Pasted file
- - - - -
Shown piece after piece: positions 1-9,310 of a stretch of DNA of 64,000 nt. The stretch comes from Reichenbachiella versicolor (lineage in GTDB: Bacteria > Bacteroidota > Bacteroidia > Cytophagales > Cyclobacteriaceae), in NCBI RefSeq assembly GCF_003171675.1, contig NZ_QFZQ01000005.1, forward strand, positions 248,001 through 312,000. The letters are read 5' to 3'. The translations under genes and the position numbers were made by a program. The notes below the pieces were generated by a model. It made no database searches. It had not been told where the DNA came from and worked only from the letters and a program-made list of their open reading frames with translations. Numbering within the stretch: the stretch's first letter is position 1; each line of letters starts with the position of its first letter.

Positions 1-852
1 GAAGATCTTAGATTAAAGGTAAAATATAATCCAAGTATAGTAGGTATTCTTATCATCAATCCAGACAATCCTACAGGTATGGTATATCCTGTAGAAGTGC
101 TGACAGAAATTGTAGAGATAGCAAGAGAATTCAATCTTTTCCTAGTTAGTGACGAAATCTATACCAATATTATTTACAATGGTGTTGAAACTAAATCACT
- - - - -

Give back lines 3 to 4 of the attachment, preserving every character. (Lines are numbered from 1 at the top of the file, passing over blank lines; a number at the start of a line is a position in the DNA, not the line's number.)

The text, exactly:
1 GAAGATCTTAGATTAAAGGTAAAATATAATCCAAGTATAGTAGGTATTCTTATCATCAATCCAGACAATCCTACAGGTATGGTATATCCTGTAGAAGTGC
101 TGACAGAAATTGTAGAGATAGCAAGAGAATTCAATCTTTTCCTAGTTAGTGACGAAATCTATACCAATATTATTTACAATGGTGTTGAAACTAAATCACT